You can read about our learnings and submit your questions, challenges and solutions in the issues section of the repo. We invite session participants, and anyone interested to keep the conversation going. The end goal of this project is to share our learnings and findings with fellow researchers, institutions, or anyone interested in working towards making science more open.

You can also access the session participant’s thoughts on each poster and add your own here. We highly encourage you to add your ideas, our project would be nothing without participants like yourself!

Mozfest Outcomes

To continue the discussion, the session has a new home on Github . The goal of this repository is to serve as a channel to:

  1. Raise awareness on the underrepresentation of minorities in health datasets, as the lack of available data about certain communities affects AI algorithm accountability, thus its impact on global health.
  2. Discuss how balanced healthcare datasets might help us develop more accurate diagnostic tools as well as avoid discrimination and inequality in healthcare.

This repository serves as a space to collaborate towards the implementation of better practices to address the class imbalance problem in healthcare datasets, and contains session notes, materials and resources used in the session, and learnings and future ideas in the form of github issues.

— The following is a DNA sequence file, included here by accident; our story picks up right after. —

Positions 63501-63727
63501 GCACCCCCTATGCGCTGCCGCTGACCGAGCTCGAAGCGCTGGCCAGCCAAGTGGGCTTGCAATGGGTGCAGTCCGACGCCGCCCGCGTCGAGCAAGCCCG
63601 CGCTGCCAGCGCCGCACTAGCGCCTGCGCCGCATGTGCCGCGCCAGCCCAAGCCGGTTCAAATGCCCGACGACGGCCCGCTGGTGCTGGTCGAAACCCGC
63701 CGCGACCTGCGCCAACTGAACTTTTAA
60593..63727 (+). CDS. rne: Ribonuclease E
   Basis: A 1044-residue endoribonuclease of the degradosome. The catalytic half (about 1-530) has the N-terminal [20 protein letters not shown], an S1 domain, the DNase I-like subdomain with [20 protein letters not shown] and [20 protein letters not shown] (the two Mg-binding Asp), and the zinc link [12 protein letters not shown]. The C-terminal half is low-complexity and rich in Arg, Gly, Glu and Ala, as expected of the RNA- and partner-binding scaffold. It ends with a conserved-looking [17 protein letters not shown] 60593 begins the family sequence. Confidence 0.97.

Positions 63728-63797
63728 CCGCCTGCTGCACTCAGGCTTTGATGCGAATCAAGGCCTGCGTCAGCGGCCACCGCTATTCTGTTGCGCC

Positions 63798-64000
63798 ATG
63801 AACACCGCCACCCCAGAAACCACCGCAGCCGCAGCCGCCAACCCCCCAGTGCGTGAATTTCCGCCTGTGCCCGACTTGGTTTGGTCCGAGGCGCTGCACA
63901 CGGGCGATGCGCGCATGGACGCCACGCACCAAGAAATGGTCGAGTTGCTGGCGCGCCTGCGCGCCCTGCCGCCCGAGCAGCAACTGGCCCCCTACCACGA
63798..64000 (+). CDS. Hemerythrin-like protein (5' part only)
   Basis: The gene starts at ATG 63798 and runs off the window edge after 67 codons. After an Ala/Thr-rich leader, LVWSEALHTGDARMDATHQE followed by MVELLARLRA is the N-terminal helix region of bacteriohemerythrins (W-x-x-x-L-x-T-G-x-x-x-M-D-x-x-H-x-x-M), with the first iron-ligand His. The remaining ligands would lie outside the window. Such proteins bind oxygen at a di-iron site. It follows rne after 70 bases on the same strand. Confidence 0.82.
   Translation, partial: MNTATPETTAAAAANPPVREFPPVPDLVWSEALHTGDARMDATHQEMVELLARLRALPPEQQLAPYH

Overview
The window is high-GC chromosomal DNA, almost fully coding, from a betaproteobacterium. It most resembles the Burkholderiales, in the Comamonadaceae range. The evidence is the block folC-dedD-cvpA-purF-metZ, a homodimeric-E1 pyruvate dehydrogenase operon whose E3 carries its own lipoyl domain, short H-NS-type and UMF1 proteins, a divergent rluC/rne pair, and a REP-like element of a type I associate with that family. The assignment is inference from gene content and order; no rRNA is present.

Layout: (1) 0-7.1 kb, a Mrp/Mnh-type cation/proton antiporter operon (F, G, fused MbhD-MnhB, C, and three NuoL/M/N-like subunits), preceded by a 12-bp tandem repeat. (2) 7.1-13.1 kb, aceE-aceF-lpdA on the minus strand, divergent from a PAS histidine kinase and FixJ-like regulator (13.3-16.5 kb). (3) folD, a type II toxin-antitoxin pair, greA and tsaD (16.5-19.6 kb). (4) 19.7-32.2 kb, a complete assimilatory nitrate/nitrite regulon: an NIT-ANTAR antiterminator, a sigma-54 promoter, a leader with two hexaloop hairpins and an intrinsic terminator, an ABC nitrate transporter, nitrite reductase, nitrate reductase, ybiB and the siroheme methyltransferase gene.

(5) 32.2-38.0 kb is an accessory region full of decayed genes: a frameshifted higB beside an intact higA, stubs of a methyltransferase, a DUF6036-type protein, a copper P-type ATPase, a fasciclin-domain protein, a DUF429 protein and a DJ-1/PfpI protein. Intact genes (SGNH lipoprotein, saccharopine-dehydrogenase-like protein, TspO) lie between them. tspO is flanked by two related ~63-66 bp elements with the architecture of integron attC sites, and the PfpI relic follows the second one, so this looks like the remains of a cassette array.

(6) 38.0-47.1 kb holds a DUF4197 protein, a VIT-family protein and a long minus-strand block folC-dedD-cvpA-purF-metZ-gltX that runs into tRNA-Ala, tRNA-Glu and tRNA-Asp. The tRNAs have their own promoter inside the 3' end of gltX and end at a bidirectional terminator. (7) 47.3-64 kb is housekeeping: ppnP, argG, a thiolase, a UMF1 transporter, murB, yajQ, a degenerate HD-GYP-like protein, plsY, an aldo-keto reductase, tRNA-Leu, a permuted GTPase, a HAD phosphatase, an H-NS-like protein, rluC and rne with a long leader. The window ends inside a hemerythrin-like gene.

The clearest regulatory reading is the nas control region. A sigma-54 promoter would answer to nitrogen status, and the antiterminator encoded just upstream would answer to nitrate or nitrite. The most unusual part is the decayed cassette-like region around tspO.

All session materials are safely preserved in Zenodo, you can download them here.

Want to contribute?

This repository is the end product of collaboration between session attendees, participants, and people interested in the project who could not attend the live session.

We are seeking contributors to help us expand ideas in github issues. If anything you’ve read seems interesting to you, we invite you to contribute by commenting on existing issues, or creating new ones.

If you contributed, let us know here. If you were in the Mozfest session, write your name here for us to credit you.

If you want to keep up to date with the repo, please consider subscribing to issues you consider interesting.

1 Like

The following document contains all participant thoughts on each of the posters. If you wish to replicate the session, you can access all materials at .

How to add your thoughts